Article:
Hello everyone, heres my final draft of the SOP for graduate school of Asian Studies. I have little time to edit it so any advice or suggestions are more than welcome.
I was born and raised in Caracas, Venezuela, a third world country where two thirds of its population lives in poverty and less than 10% holds the base of an oil fueled economy. Being part of the latter privileged minority, I received a high level education; first at a bilingual school where I mastered English as my second language, and later graduating from one of Venezuela's most prestigious Universities Universidad Catolica Andres Bello (UCAB) as a Telecommunications Engineer. Parallel to my studies at UCAB I also worked on obtaining the Cisco Certified Network Associate Degree. As an alternative to an internship, I attended a summer practicum at North Carolina State University about "Wireless Sensor Systems". With my pre-grad thesis: "Network design implementing programming and evolution strategies", I successfully culminated my studies at UCAB.
Aside from the academic formation, the education received outside the classroom was an important aspect of my student life at UCAB, especially because of the difficult social and political situation Venezuela has being traversing for the past decade. Always conscious of an ailing Venezuela, and deeply grateful for all the opportunities it bestowed upon me, I actively participated in the student movement that emerged from the closure of Venezuela's oldest TV station Radio Caracas Television in May 2007. With the then Dean of the University, Father Luis Ugalde, scholar who I deeply admire for his tenacity, courage and intelligence, UCAB has always been a staunch ally of Venezuela's student movement, one of the many reasons why I will always be proud of the years I spent there.
My experience at UCAB would have been more rewarding had it not been for the rigidness of the Venezuela's Education System. Being limited to a specific core curriculum, I wasn't allowed to explore other areas of inquiry. This is the reason why it is not unusual for Venezuelan under-grad students to end up pursuing something unrelated to their initial studies. It was not until a trip I took to China on February 2007 when I realized that I had a greater interest in life other than engineering. During the month I spent there, China's culture and language rendered me completely smitten. Despite being very sudden, I knew for a fact that I had to learn this language, and from the moment I got back to Venezuela I started making preparations to leave for China once I graduated.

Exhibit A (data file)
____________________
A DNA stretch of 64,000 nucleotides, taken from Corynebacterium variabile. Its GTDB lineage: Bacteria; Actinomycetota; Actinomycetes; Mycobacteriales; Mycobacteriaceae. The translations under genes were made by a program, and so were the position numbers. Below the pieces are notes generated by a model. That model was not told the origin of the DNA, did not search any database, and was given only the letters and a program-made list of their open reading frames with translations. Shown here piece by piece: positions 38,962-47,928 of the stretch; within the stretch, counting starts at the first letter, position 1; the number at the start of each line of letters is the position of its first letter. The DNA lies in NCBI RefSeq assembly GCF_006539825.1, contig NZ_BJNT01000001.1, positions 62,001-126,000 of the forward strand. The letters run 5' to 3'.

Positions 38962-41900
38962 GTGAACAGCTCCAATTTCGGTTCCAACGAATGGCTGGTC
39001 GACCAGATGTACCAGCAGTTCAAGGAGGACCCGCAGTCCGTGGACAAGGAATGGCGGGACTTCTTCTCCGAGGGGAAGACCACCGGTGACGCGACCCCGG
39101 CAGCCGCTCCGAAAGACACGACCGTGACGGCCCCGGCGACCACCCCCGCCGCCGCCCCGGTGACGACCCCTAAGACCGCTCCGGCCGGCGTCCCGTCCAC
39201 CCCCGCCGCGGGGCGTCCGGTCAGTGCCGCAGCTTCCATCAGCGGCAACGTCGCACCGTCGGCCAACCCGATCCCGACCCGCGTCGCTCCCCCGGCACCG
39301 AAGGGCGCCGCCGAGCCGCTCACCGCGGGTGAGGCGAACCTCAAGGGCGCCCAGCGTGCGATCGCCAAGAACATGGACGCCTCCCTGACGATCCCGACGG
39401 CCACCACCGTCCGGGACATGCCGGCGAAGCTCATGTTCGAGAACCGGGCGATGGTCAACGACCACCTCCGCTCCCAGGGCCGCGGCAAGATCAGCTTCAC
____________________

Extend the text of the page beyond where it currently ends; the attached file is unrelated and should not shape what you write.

I'm aware that the logical next step would have been to look for a job after graduation, but I was confident on my choice to start a new academic path, so having no previous knowledge of Mandarin, on April 2008 I left for China. Today, almost three years later, I have undergone three Mandarin study programs and I'm currently working on the fourth one, all of them studied at Beijing Language and Culture University (BLCU). My most insightful experience in China came after my first year at BLCU when I organized with a Chinese couple, one of them my Mandarin teacher, to travel all around China for one semester. The purpose of the study trip was to learn Mandarin 24/7 and simultaneously get to know those seemingly unvisited nooks of China to help me better comprehend their culture.
After four months, eleven Chinese Provinces, countless towns and cities, endless hours traveling by train, bus, ship, horse and on foot, and the experience of coexisting day and night with a Chinese couple, China became my North Star. My journey around the country and the feeling that emerged from it could not be better summarized than in the words of Cambridge's Sinologist, Joseph Needham: "Studying Chinese was a liberation, for it got you entirely out of the prison of alphabetical words and into the glittering crystalline world of ideographic characters. The Language is China: to love the language is to love China."
I wish to focus my future studies on China's social movements and contemporary politics, and simultaneously strengthen my Mandarin proficiency with the conviction of one day being completely fluent in the language. Having researched several programs in China, Europe and the United States, Columbia University's "East Asia - Regional Studies" Program excelled from the rest. After reviewing your Department's research interests, Professor Guobin Yang's work grasped my attention. His research relating social issues in contemporary China go hand in hand with my academic pursuit. Professor Andrew J. Nathan's compelling background on Chinese politics and foreign policy will contribute greatly to my understanding of the Chinese Political System. Also, I'm very much interested in the modality of seminars, the Modern China one in particular, which will provide me with the opportunity to directly interact with specialized scholars and enhance my China scholarship. Another important reason for choosing the MARSEA Program is my interest in pursuing Columbia University's PHD Program on East Asian Languages and Cultures to further my research.
The rising Asian nations and the West are currently restructuring the world's geopolitical order, and China is sure play a leading role in that process. In the long term, I am interested in landing a position at an International Organization where I can use my understanding of the Chinese society to help on the development of that convoluted process. I believe that given my multifarious background, coming from and understanding the struggles of a third world country, an engineering degree, three years of experience in China, and the tools provided by Graduate School at Columbia University, I will be perfectly poised to fulfill my true potential and achieve my goals.